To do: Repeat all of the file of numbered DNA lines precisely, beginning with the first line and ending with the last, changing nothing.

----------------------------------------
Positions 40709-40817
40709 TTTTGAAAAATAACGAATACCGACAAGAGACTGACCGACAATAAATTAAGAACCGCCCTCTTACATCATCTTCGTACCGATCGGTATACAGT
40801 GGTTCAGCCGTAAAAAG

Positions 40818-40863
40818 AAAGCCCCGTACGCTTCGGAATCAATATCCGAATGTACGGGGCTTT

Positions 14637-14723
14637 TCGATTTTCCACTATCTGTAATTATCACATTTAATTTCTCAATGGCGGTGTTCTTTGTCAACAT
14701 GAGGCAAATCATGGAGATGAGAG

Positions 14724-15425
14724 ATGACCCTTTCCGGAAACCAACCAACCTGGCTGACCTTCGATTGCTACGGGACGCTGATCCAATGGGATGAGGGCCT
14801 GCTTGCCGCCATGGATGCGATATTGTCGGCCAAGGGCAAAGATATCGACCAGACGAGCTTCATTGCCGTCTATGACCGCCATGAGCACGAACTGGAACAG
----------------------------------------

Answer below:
Positions 40709-40817
40709 TTTTGAAAAATAACGAATACCGACAAGAGACTGACCGACAATAAATTAAGAACCGCCCTCTTACATCATCTTCGTACCGATCGGTATACAGT
40801 GGTTCAGCCGTAAAAAG

Positions 40818-40863
40818 AAAGCCCCGTACGCTTCGGAATCAATATCCGAATGTACGGGGCTTT

Positions 14637-14723
14637 TCGATTTTCCACTATCTGTAATTATCACATTTAATTTCTCAATGGCGGTGTTCTTTGTCAACAT
14701 GAGGCAAATCATGGAGATGAGAG

Positions 14724-15425
14724 ATGACCCTTTCCGGAAACCAACCAACCTGGCTGACCTTCGATTGCTACGGGACGCTGATCCAATGGGATGAGGGCCT
14801 GCTTGCCGCCATGGATGCGATATTGTCGGCCAAGGGCAAAGATATCGACCAGACGAGCTTCATTGCCGTCTATGACCGCCATGAGCACGAACTGGAACAG